• ‘Duck Dynasty’ Dad Risks $500 Million With Gay-Sin Remark (BBG)
 
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About That Boaz Weinstein London Whale Bulls-Eye





Two days ago we made a simple observation: back in September 2011, Weinstein's firm SABA Capital hired one of the key JPMorgan prop traders - Maitland Hudson - who "ran JPMorgan’s proprietary trading of derivatives tied to commercial-mortgage bonds" and whose future job at Saba would "focus on relative value trades" - such as, perhaps, IG9 10 Year versus a basket of tranched trades... Our suggestion was that instead of being a brilliant credit trader as he has been called by Bill Ackman, and his antics while in charge of the DB prop desk certainly put theory in jeopardy, perhaps Weinstein is merely a wonderful headhunter: one who knows just whom to hire and when (kinda like Steve Cohen hiring key Pharmaceutical company R&D personnel in a perfectly legal transaction now that expert networks are done, but that is a topic for another day).

 
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Euro VIX Jumps As ECB Pumps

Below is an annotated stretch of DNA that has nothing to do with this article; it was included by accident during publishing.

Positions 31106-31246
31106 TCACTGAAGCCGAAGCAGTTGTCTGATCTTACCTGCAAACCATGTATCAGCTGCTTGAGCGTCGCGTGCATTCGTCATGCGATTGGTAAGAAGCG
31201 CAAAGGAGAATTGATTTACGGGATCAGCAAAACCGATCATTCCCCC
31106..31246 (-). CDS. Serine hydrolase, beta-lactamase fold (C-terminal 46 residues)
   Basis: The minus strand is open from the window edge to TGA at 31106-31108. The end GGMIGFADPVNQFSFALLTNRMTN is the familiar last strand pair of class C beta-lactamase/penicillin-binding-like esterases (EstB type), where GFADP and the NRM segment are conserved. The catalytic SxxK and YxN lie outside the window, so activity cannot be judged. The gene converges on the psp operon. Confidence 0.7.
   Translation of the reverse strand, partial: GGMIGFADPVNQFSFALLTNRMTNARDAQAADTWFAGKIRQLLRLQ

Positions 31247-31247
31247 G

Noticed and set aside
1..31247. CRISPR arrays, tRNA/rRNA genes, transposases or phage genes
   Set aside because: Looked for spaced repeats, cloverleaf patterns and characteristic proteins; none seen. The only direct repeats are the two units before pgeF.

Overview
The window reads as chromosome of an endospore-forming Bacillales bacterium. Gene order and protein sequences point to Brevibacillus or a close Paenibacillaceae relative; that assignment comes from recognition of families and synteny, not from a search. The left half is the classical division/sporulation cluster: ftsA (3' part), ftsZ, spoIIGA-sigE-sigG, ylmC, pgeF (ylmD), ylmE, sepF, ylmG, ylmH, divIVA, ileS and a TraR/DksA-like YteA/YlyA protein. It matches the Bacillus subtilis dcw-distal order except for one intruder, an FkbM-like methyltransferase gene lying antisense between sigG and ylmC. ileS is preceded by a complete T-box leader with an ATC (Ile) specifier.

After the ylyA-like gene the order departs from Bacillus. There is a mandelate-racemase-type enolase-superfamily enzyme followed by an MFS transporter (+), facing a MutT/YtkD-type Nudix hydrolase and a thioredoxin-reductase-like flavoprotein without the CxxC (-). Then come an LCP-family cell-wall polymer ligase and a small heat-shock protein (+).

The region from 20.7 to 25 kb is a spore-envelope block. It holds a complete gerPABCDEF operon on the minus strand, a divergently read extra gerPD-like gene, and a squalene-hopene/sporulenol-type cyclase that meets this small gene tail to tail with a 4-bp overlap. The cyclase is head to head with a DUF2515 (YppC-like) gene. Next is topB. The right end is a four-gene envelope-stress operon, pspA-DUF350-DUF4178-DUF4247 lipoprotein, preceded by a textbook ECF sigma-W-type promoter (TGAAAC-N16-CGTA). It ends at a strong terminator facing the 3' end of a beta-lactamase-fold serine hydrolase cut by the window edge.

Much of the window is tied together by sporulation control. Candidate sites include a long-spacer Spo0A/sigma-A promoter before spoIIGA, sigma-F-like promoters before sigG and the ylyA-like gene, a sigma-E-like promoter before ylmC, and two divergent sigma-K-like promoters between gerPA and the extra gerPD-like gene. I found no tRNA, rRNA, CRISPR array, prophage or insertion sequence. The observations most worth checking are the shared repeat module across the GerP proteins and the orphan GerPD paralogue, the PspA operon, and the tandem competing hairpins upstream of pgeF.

Depending on whether you look at broad liquid risk markets or narrow manipulated 'repressed' illiquid markets, your take on today's European action will be different. Equity markets were crushed. Corporate and Financial credit spreads blew wider. Volatility (Europe's VIX) exploded over 36%. So far so good? But Italian and Spanish bonds rallied. It seems EUR96 was the line in the sand that the ECB (or their proxy banks) decided was enough for Spanish 10Y bonds and that was where they were defended to (though we are suspicious why ECB would step in now after 4 months absence). There was eventually some notable divergence between underperforming Spain and outperforming Italy by the close (+40bps on the week vs +27bps). We suspect that much of the sovereign outperformance was a combination of Sovereign CDS-Bond basis traders (buying bonds and buying protection in Spain to lock in that wide spread) and a replay of the short financial credit, long domestic sovereign credit trade (as in banks will underperform the sovereign if things hit the fan/wall). That is the flow that was evident when looked at across markets. All in all, a terrible end to an awful week and hopefully we have helped explain why sovereigns outperformed (technicals) as CDS remain at wides and stocks at lows.